Making the most of your workforce starts by identifying staff skills, sustaining them, and supporting the development of new capabilities.
When we talk about continuous improvement as the elimination of waste in the pursuit of flow, there are many types of waste that can have an influence. We can debate endlessly about which waste has the bigger impact and why – and none of the arguments would be wrong.
However, in my experience the single biggest waste from a Lean viewpoint is non-use of skill. The waste of not utilising or developing human capital to its potential.
The Importance of Utilising Human Capital in Continuous Improvement
Underutilised skills may reside locally or be found in a customer or a supplier – even a competitor. If we are unable (or unwilling) to search for and unlock the potential in people then we will struggle to optimise our process no matter how we approach it.
We can ‘buy’ our way to improvement to a point with equipment, layout, skills and additional labour. However, without genuine engagement, ownership and investment from the people on the ground improvement activity can only reach a certain level.
It’s not only a question of uncovering skills and capabilities – it’s a matter of nurturing and developing it. We must provide clear, meaningful growth pathways for our people. Staff skills, ambition and opportunities can remain latent when the structure and environmental conditions are not conducive.
Too often people are set up for failure by a lack of integrity or planning in recruitment, onboarding and training. A lack of growth and development opportunities leads to people stagnating. Recognising where people require support and guidance or would like to build on or develop skills in other areas is critical. All of these barriers speak to a systemic failure to recognise how integral people are to business success.
Consequences of Neglecting Staff Skills Development
Non-use of skills means neglecting the single biggest resource every organisation has at their fingertips and is already paying for. It never ceases to amaze me how often organisations discuss employee engagement being a priority yet never actually enable it. I’m talking primarily about employee engagement at the frontlines. It’s a massive opportunity that is lost to organisations when we treat those people as simply a body for conducting labour rather than a brain for driving innovation and a vessel of unknown, untapped potential.
People in (and associated with) our organisation are experts in the work they do. They are well trained and educated and they may have a wealth of other business / life experience. They have great innovative ideas and brains wired to solve problems. But we fail to utilise or even acknowledge this for the most part.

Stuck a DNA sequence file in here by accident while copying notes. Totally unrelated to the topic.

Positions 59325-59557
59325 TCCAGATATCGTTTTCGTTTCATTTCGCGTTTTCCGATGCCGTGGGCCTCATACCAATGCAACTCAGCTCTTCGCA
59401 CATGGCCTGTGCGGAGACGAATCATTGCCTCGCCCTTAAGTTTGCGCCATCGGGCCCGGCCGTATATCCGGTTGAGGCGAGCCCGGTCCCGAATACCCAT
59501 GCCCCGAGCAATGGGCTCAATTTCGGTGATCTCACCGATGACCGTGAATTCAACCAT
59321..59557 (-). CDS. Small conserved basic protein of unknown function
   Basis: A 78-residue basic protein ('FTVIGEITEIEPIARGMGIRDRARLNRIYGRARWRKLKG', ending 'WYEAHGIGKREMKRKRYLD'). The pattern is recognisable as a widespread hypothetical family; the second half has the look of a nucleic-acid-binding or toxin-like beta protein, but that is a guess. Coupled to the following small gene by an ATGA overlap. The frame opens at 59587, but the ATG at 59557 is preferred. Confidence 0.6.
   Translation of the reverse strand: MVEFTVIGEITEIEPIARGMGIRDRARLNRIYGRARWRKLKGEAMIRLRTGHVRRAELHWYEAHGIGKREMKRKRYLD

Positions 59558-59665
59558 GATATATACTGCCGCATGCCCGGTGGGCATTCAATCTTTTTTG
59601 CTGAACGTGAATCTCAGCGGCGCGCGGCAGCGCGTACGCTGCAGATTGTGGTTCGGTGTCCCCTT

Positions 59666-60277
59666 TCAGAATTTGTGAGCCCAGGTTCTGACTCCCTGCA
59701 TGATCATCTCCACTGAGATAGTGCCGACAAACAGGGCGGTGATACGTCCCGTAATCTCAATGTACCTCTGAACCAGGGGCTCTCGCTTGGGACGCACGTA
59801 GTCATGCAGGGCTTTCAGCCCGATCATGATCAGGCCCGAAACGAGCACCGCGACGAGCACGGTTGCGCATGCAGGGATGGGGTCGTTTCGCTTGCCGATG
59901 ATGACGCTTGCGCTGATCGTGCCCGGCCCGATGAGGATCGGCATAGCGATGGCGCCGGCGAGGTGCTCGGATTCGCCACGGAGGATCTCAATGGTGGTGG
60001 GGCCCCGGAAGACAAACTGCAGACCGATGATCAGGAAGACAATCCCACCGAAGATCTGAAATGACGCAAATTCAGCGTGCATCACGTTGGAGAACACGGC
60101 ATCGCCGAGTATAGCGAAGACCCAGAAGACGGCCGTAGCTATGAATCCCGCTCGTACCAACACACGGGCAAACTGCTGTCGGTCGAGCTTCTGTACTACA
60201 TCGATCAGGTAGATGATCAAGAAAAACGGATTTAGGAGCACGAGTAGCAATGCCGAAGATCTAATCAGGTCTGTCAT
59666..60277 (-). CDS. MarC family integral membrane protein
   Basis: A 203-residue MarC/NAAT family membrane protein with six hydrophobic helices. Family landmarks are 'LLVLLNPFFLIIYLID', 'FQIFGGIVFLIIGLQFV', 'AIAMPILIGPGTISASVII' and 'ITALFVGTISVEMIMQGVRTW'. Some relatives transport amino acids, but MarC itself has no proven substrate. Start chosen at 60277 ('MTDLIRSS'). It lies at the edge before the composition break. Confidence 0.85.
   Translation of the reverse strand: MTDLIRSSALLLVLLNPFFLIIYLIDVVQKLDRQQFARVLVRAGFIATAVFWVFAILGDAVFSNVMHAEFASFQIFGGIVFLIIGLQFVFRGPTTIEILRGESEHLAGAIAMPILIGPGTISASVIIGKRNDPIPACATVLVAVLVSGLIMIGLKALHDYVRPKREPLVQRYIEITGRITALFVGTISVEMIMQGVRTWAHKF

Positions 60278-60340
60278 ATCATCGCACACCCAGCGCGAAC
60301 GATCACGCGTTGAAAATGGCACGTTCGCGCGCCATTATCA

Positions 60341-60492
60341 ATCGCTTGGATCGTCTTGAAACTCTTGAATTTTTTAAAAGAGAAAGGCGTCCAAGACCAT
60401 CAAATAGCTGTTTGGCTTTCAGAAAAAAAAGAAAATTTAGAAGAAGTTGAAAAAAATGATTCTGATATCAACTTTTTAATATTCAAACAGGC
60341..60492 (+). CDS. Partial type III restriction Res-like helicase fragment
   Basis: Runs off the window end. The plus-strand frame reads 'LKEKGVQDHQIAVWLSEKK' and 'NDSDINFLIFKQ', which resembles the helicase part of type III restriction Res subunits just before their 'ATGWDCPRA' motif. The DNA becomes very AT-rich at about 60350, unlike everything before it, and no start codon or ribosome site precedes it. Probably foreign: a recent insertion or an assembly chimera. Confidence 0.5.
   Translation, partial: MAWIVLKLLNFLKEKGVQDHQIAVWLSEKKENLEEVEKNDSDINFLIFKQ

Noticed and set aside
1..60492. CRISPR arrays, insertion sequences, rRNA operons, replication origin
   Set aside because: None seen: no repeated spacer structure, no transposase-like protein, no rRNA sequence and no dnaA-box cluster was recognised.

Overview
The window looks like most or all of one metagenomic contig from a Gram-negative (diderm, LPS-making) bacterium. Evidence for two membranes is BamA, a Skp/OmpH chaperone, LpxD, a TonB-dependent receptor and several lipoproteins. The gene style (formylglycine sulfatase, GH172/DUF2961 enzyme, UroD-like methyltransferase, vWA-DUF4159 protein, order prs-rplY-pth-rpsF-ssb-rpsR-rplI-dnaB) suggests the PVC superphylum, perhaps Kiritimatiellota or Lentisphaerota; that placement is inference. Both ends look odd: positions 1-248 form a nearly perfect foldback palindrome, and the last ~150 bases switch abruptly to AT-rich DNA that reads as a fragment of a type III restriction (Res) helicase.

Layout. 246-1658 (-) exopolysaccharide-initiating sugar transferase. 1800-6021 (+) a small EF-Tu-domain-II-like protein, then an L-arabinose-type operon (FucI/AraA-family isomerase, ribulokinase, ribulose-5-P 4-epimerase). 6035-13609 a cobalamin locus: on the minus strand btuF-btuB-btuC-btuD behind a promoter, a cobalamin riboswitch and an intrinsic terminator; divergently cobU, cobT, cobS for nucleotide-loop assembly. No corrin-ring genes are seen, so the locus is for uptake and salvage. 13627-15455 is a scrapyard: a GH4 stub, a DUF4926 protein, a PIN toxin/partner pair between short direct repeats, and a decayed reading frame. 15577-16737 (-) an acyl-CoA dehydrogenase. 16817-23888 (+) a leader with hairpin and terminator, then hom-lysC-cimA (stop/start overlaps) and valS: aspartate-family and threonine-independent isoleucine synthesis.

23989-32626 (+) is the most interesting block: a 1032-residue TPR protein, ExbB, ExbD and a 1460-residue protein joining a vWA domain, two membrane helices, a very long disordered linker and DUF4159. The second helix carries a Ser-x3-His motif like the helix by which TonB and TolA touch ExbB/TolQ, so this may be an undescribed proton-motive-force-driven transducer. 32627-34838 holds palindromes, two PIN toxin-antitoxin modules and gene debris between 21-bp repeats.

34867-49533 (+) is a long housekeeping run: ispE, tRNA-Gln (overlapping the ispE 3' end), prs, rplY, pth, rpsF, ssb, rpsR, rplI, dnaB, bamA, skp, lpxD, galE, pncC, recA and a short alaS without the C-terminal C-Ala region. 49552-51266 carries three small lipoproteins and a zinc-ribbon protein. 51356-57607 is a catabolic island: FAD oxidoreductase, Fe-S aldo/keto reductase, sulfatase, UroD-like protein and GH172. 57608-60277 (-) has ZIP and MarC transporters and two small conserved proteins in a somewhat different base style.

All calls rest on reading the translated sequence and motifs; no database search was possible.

It is imperative that we work to understand and measure the current capability and competency within our organisations. We must also expose the gaps in our skills, knowledge, and leadership. This has to be a consultative, highly-inclusive, and ongoing process that organisations commit to in order to derive lasting benefit.
In the Lean world we talk about the concept of ‘respect for people’. This means that we place a great deal of value on the employee experience. We want to ensure that we provide the best quality work for a human being and provide that person with a clear sense of meaning and purpose in their daily work.
The Role of Leadership in Fostering Staff Skills
It is incumbent on leaders to provide all of the necessary tools, training, systems, and support to ensure that people are set up for success. They must engage in regular, meaningful conversations regarding the learning and development journey. Furthermore, leaders need to support this process appropriately through direct knowledge transfer and training, on the job resources, and good quality coaching.
Just as leaders seek to foster staff skills for continuous improvement, they must regularly review their own skills and approach to development. This sustains a practical understanding of continuous improvement and optimal processes for learning.
The Benefits of Developing Continuous Improvement Skills
When implementing and practicing continuous improvement – in the right way – we open up conversations. We allow everyone to contribute, collaborate ,and to take ownership for making things better. When people, particularly at the frontlines, are given the time, permission, support and opportunity to have agency amazing things begin to happen.
Time after time I have seen individuals and teams demonstrate skills, behaviours and performance never seen or thought of previously. Simply because we have given them ownership, permission, and clarity – or just asked a few simple questions. People rise to the occasion when given opportunities to learn and grow in a nurturing environment where we want them to be their best selves.
If we genuinely treat our people with respect and give them an environment which helps them to thrive and shine we will uncover and create the superheroes that take our organisation and its performance to another level.
A C.I. framework to maximise employee potential
Fostering staff skills requires systems that support decision making at every level – supported by the right data and at all times, aligned to strategy. Optimally supporting individual mastery requires people to be able to easily access the training and know-how they need to better themselves.
The illustration below outlines how we designed an interconnected TeamAssurance platform which achieves these goals. One that avoids the locally optimised and disconnected ‘Point solutions’ (digital or analog) that do not help sustain either lasting business performance or maximising individual employee potential.
TeamAssurance enables organisations to foster staff skills development through an interconnected platform. If you’d like to explore the opportunities offered by digital aids to Lean tools contact us for a demonstration.